Flexible solar panel adhesive failure

Incredulocious

2016 LTV Unity TB
I recently upgraded my Unity TB's solar charging by adding three 100W GreeSonic flexible solar panels, particularly with help from the posting of others here on the forum.

However, the Sikaflex-221 that's commonly used and recommended as an adhesive for flexible panels on fiberglass roofs failed on me and I found out when one of the panels broke loose and flew off while on the freeway. On inspection, I found the remaining two panels could be easily peeled right off.



While the Sikaflex did bond well with my fiberglass roof, it did not bond at all with the backs of my GreeSonic panels. They're made of aluminum but covered in a thin, lightly textured, semi-permanent plastic film. It did not appear to be meant to be removed. I contacted GreeSonic about this film and for adhesive recommendations but they didn't give a very definitive reply:

“The plastic film on the back of the panel can be removed before installation. If you remove the film, the panel may turn out to be yellow after several years because of oxidation by sun and rain, but it still work. So you may just remove the film before installation.

You can use some more adhesive material such as 3M powerful tape to adhesive the panel. Of course, the best way is to use the four eyelets to fasten it.”
I'm going to test Sikaflex-221 to see how it bonds on the bare aluminum (plastic film removed) using the damaged panel and I'll report back. Presumably the "3M powerful tape" they're referring to is 3M VHB tape. I'm not sure how well that would work in this situation but I have some and can at least test to see how it adheres to the back of the damaged panel (with and without the film).

I've got more detail and pictures of my installation and my thoughts on what happened on my web page:
http://crimdom.net/rv-upgrades-and-customizations/#panel-adhesive

I mostly wanted to be sure to warn folks to be careful with their usage of Sikaflex but here's some other questions that perhaps some can help answer here:

1) What adhesive does LTV use on the GoPower Flex100 panels they install?
2) If you installed flexible panels, what kind of backing did they have and what adhesive did you use?
3) Does this purported yellowing of the panels make sense if a film is removed from the aluminum backside?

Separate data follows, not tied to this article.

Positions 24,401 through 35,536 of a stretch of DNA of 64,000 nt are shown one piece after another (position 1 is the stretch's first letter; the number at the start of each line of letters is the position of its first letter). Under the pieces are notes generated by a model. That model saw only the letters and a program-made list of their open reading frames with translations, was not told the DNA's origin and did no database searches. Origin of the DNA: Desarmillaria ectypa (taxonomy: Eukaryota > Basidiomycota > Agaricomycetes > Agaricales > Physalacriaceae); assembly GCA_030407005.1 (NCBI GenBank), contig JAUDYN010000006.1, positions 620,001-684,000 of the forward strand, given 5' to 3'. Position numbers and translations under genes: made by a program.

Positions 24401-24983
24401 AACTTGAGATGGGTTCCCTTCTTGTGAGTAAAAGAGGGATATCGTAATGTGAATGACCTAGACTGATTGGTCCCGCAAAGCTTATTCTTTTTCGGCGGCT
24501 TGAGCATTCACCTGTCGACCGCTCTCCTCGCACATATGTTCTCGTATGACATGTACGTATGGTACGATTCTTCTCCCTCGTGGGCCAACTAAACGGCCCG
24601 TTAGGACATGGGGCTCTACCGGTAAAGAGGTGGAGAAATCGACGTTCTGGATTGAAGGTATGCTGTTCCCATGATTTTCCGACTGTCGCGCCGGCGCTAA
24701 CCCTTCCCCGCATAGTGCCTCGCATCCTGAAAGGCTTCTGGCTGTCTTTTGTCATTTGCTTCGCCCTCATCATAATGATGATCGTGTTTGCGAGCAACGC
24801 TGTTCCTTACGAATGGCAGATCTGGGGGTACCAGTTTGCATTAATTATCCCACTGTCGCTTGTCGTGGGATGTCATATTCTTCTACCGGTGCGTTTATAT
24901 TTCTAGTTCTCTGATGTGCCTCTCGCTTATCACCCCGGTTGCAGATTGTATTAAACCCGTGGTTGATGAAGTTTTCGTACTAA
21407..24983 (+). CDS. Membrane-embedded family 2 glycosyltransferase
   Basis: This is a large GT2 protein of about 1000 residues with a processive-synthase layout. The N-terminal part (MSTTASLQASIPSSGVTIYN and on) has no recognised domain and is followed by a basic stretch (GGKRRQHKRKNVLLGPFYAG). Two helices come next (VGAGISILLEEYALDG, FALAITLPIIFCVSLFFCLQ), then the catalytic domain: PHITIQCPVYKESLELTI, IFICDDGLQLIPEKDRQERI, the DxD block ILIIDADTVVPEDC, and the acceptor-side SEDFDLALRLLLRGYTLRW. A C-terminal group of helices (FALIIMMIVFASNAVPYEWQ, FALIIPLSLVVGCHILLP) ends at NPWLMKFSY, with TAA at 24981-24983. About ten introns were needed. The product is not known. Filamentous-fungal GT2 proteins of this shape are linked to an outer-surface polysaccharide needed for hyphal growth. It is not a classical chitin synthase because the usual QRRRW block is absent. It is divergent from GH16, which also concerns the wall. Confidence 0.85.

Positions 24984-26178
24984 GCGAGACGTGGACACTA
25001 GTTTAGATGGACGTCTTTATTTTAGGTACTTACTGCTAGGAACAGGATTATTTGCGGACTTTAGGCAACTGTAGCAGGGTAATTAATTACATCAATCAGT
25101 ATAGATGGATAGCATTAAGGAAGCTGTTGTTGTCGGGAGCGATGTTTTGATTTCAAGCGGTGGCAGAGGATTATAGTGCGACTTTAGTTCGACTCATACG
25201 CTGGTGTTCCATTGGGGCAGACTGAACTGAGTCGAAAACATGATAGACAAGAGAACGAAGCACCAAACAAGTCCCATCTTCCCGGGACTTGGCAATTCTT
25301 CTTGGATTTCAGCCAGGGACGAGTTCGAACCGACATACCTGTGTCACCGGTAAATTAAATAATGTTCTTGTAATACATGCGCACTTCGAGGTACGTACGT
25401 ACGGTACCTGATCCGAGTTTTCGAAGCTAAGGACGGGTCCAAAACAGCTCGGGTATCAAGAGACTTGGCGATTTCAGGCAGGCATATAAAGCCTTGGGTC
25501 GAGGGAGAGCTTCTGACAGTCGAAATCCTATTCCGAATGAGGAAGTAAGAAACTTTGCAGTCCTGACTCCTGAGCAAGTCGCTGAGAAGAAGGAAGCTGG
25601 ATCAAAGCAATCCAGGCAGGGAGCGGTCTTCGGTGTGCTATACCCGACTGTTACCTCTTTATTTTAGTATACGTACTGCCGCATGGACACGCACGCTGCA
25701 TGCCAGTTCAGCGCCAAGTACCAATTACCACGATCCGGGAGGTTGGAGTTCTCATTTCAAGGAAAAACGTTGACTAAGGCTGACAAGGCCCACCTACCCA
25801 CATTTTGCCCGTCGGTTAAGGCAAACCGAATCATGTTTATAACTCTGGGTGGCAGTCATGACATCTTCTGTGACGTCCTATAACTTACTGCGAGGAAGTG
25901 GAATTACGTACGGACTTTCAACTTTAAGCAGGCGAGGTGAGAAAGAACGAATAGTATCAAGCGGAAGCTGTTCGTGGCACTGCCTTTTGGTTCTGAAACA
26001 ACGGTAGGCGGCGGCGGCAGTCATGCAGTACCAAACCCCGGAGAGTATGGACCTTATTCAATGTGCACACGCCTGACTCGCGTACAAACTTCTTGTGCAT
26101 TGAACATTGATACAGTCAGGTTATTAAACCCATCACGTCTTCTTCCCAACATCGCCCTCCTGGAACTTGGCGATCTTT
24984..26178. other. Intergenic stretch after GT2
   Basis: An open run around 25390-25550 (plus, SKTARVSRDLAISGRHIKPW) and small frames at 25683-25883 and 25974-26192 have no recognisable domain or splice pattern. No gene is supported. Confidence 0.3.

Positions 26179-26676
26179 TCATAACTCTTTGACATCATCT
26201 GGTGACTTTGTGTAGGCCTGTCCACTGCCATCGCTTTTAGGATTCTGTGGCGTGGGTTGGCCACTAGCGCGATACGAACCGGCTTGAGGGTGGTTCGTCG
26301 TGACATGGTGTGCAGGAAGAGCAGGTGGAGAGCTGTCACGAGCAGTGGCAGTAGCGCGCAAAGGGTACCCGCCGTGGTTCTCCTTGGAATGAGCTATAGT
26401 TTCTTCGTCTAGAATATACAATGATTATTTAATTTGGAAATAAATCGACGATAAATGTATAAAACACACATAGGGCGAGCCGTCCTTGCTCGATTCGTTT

4) Any other adhesives I should test for bonding abilities with or without that protective film?
 
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turbopilot

New member
Just about standard to find a plastic film on both sides aluminum sheet stock bought from most sources today. It is there to protect the aluminum from scratching during transport. It is made to easily peel off when you put the aluminum sheet in service. Looks like that is what you have on the back of these panels.
 

kernhend

2017 Unity MB
The plastic film on the back of the aluminum should have been removed before bonding. Moisture cured urethane sealants do not bond well to flexible plastic without proper surface preparation. I'm leery about using moisture cured urethanes (Sikaflex-221 or 3M-5200) for an application like this where a large impervious surface (the aluminum panel) is being bonded to a second impervious surface (the fiberglass roof). There is simply no way for moisture to get more than a few inches into the urethane from the edge to cure it. I'd avoid one-part moisture cured urethanes for this application and go to a two part like my company's Silverthane SA-2100. This will cure without moisture and will bond extremely well and permanently to lightly sanded (120 grit) and solvent wiped aluminum and fiberglass.

I've looked at the photos on your website. If I were using SA-2100 to bond these I'd probably bond the perimeter as you did using a bead such that I could get a half-inch wide glue line when the panel was pressed down. Add a few dabs in the middle and you'll have it. I'd recommend that you tape some small wooden spacers down so as to get a thick enough glue line so that if you ever have to remove the panel you can cut the cured SA-2100 with a saw on edge. About the only way you'll be able to remove the panel is to cut through the adhesive line by abrading it.
 
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OldWest

2004 T1N Westfalia
1. Permanent Adhesive. Do NOT use. Semiflexible panels may not last as long glass solar panels, and you'll want ability to remove without destroying not only the panels but the roof.

2. 3M Dual Lock. This is an excellent option. There are several types of Dual Lock with different types of adhesive and different mushroom density (mushrooms interlock). Like Velcro, can remove panels (one side of strip would remain on roof). If necessary, it'd be easier to remove the roof side strip as panel would no longer be covering.